Capitalism makes the democratic revolution both necessary and impossible, in that the democratic revolution constitutes bourgeois social relations — the relations of the exchange of labor — but capitalism undermines those social relations. The democratic revolution reproduces not “capitalism” as some stable system (which, by Marx’s definition, it cannot be) but rather the crisis of bourgeois society in capitalism, in a political, and hence in a potentially conscious way. The democratic revolution reconstitutes the crisis of capitalism in a manifestly political way, and this is why it can possibly point beyond it, if it is recognized as such: if the struggle for democracy is recognized properly as a manifestation of the crisis of capitalism and hence the need to go beyond bourgeois social relations, to go beyond democracy. Bourgeois forms of politics will be overcome through advancing them to their limits, in crisis.

Unfortunately, the response by Macnair in the pages of the Weekly Worker is one of his weaker ones. He accuses Cutrone of “vacuous circularity,” mistaking the materialist dialectic for some sort of mystical abracadabra. Perhaps in a future post I’ll explain why I think Cutrone’s argument is basically right, even if Macnair’s motivations are understandable given the abuse of Leninist organizational principles on the sectarian left.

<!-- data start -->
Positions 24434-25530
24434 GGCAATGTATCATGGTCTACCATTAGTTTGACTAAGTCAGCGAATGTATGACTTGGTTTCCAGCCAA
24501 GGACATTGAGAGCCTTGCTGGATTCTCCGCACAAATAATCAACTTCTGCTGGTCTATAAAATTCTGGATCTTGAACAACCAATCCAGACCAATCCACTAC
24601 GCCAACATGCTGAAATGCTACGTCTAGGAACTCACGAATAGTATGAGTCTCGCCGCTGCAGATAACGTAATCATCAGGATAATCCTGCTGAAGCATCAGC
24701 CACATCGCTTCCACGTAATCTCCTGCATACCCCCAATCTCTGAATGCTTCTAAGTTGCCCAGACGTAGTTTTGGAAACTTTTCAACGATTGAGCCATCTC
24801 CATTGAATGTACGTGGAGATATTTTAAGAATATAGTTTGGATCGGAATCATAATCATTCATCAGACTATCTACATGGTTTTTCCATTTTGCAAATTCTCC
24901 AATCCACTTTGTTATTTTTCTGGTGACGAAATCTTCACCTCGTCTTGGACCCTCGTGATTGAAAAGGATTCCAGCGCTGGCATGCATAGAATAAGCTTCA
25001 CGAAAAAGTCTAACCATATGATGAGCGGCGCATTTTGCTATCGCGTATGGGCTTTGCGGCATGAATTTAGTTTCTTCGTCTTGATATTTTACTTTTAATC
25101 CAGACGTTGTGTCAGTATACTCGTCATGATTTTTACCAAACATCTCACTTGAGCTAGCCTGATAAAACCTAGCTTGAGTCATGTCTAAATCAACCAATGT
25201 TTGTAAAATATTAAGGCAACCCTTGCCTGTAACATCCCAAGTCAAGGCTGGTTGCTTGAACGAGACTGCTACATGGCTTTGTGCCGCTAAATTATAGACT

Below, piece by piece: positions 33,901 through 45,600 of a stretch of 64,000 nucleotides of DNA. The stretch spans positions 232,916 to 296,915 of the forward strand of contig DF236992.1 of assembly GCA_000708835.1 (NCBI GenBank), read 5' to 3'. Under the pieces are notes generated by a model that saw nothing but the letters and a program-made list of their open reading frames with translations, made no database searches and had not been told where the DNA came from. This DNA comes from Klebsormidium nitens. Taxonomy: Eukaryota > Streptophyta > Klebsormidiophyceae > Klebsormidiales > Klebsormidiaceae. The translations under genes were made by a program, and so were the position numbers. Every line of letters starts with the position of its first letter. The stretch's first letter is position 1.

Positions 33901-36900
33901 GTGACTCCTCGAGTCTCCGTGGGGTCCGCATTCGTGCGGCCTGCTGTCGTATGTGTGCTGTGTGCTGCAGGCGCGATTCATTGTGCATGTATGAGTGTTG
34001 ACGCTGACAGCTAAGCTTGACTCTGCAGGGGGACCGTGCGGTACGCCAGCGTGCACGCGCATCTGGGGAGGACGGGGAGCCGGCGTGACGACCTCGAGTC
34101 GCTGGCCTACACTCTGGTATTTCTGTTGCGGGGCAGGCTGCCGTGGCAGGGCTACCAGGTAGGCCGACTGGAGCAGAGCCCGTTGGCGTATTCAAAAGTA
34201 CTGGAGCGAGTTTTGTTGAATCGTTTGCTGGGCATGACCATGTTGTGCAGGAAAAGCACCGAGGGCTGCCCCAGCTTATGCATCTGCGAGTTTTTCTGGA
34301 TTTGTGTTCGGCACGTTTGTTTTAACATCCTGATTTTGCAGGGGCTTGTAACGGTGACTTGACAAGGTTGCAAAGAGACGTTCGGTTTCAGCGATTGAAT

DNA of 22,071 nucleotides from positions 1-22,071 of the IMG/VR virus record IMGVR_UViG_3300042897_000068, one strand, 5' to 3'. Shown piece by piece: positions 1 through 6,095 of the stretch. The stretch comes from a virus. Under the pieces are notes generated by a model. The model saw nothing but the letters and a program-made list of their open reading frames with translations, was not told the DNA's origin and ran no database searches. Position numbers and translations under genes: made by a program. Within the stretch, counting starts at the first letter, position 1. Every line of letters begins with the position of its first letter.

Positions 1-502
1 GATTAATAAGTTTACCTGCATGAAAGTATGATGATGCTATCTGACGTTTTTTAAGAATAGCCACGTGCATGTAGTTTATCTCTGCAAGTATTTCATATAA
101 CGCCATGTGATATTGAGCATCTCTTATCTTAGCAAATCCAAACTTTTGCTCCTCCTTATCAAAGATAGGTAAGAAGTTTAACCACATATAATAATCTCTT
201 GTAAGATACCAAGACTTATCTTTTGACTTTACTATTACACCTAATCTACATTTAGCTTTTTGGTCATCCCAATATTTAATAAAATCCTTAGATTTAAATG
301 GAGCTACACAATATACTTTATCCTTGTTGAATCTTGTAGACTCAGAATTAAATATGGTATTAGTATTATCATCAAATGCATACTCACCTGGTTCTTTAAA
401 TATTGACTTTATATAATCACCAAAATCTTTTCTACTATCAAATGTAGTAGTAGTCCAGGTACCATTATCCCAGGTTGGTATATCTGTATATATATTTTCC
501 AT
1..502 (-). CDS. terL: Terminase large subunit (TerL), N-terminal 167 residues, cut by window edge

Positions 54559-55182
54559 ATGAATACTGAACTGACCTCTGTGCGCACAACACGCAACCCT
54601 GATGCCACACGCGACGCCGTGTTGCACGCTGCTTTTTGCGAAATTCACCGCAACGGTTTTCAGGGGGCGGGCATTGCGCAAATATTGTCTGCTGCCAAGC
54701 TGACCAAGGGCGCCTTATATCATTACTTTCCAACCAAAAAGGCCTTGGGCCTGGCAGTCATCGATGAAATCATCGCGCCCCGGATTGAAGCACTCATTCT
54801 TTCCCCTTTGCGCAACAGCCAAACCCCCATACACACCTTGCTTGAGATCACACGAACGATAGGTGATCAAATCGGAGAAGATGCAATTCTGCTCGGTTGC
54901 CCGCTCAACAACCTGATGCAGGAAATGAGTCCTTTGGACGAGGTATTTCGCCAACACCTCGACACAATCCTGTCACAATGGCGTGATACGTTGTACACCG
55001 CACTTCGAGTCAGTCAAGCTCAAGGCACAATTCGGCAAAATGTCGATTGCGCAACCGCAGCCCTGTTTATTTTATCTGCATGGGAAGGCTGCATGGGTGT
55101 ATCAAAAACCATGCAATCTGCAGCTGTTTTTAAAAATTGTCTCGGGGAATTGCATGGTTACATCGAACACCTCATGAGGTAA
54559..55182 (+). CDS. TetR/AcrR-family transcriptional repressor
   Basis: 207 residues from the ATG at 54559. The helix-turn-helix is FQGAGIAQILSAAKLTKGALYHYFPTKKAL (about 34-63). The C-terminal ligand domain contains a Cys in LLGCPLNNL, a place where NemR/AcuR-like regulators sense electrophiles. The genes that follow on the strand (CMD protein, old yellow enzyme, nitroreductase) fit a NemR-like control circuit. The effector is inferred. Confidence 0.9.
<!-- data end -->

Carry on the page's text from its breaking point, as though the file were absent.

Anyway, I’m posting this 1924 article by the Hungarian Marxist revolutionary and critic Georg Lukács because I think it addresses some of the issues at the center of this debate. Furthermore, it’s useful insofar as it pits the respective avatars of CC and MM against each other in a fairly neat fashion: Kautsky for Macnair, and Lukács for Cutrone. Macnair tends to dismiss Lukács as a “philosopher-king,” and his writings as “theoretical overkill.” Obviously, in this I side with Lenin and Lukács against Bernstein and Kautsky. But you can be the judge.

600x450-ct14a

Bernstein’s triumph: Notes on the essays written in honor of Karl Kautsky’s seventieth birthday

Georg Lukacs
Die Internationale
VII, № 22 (1924)
.
.

The main thing, however — as I’ve already said to you — is to do something like this, but not to say so.

— Ignaz Auer, Letter to Bernstein